In this book an eminent international banking expert grapples with issues that surround the trend toward financial globalization and its potential impact on financial fragility. Does globalization entail the risk of greater financial market instability—perhaps even genuine systemic fragility—or will it lead to a smoother working of markets? How should governments, central banks, and international institutions respond to manifestations of financial fragility?
Alexandre Lamfalussy analyzes four major crisis experiences in emerging markets: Latin America in 1982–83, Mexico in 1994–95, East Asia in 1997–98, and Russia since 1998. The author finds that the build-up of short-term indebtedness and asset price bubbles were at the heart of the four crises. And in each case the exuberant behavior of lenders and investors from the developed world played a major role, while financial globalization was an aggravating factor. Lamfalussy offers a series of carefully considered policy recommendations for the future that are both pragmatic and wise.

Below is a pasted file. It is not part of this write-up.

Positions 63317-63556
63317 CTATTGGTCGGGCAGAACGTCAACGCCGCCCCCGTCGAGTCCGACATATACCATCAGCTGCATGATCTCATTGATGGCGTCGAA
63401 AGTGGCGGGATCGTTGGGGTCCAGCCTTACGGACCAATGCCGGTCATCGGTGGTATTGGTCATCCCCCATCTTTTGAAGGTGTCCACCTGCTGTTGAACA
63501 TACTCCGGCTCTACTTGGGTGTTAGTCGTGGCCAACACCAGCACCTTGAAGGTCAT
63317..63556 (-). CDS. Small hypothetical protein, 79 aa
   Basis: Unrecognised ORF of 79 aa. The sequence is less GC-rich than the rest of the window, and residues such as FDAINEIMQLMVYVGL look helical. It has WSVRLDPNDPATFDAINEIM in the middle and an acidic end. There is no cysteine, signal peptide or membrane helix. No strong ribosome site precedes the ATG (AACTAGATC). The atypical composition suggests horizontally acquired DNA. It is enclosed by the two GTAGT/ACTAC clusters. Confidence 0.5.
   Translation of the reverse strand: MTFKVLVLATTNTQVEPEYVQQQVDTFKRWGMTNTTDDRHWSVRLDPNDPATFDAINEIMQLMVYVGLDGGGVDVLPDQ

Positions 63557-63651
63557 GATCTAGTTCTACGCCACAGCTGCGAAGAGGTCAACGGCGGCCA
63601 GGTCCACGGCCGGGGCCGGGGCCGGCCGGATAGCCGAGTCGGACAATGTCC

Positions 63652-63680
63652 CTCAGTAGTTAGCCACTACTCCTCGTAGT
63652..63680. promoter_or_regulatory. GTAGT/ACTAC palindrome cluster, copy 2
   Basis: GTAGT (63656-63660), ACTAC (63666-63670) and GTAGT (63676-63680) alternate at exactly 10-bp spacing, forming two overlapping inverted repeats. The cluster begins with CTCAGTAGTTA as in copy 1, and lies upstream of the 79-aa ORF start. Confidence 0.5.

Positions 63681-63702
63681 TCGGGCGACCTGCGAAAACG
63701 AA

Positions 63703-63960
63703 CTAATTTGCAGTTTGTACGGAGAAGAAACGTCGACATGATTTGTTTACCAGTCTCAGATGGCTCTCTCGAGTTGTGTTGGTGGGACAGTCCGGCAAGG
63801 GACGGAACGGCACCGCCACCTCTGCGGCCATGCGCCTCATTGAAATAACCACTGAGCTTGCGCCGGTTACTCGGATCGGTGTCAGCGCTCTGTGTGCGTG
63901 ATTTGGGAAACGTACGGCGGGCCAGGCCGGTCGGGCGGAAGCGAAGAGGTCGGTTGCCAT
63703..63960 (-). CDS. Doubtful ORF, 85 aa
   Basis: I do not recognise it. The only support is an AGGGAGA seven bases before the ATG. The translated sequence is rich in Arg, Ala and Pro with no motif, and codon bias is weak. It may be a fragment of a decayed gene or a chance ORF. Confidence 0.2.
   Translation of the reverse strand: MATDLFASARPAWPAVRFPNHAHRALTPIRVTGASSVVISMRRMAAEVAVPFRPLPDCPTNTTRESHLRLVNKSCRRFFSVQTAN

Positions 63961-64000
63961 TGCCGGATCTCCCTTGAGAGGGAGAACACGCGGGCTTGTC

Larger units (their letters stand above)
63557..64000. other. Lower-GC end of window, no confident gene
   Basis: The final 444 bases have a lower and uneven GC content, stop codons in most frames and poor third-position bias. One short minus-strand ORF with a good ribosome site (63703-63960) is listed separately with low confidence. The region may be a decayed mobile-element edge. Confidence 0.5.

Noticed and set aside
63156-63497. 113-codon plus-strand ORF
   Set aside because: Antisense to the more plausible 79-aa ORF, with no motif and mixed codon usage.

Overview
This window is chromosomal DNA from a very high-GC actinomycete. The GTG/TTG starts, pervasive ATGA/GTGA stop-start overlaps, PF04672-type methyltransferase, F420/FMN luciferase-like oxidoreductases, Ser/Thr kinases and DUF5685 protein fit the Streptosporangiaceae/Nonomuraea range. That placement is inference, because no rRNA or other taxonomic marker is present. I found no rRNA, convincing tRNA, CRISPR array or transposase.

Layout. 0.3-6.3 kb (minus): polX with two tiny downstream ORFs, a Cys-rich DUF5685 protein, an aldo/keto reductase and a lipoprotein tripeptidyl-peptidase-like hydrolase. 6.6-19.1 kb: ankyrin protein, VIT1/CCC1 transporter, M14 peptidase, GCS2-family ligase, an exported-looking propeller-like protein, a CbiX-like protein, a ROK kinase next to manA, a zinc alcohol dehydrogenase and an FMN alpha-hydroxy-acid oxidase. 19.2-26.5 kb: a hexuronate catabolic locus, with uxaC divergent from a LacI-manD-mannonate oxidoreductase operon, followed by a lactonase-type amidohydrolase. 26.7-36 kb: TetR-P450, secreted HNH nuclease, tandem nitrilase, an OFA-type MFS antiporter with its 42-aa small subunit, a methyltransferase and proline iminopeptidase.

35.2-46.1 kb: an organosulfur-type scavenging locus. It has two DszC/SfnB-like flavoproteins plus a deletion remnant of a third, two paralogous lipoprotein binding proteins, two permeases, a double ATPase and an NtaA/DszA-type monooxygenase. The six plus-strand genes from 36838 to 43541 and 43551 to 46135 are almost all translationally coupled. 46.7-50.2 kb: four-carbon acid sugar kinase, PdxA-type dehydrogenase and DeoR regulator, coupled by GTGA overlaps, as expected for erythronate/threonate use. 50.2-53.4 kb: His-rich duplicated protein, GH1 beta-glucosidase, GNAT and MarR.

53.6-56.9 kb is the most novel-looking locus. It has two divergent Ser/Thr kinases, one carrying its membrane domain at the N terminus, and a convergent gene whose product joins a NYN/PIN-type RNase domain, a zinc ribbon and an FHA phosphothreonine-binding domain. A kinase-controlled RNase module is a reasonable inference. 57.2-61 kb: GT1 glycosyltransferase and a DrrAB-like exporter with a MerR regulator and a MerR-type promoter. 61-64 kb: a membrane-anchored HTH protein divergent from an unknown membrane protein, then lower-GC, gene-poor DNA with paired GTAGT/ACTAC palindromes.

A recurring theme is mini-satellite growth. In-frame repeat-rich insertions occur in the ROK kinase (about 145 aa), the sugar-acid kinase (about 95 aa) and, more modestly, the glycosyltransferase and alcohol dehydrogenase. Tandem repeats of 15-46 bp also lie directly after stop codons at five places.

Alexandre Lamfalussy is a professor in the Institute of European Studies at the Catholic University of Louvain, Belgium. He has served as general manager of the Bank for International Settlements and was president of the European Monetary Institute from 1993 to 1997.
Selected by Choice as an outstanding academic title for 2000
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